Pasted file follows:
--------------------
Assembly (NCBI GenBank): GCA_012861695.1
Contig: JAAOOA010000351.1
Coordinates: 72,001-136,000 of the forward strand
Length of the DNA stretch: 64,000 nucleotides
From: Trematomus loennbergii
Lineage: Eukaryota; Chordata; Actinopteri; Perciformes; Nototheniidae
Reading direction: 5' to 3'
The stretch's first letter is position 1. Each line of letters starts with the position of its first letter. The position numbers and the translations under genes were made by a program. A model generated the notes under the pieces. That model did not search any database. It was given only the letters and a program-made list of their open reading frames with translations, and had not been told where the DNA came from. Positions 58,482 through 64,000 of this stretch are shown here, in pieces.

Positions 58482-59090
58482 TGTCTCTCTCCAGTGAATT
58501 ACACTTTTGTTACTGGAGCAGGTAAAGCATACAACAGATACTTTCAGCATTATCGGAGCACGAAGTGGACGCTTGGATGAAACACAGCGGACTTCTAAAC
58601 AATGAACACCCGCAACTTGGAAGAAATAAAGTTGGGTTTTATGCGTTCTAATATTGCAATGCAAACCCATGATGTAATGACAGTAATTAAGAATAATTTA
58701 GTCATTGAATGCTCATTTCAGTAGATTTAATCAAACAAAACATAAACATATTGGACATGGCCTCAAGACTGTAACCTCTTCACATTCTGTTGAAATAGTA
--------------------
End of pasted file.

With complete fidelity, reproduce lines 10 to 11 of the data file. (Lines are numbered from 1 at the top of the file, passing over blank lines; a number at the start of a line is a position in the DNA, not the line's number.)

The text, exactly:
58482 TGTCTCTCTCCAGTGAATT
58501 ACACTTTTGTTACTGGAGCAGGTAAAGCATACAACAGATACTTTCAGCATTATCGGAGCACGAAGTGGACGCTTGGATGAAACACAGCGGACTTCTAAAC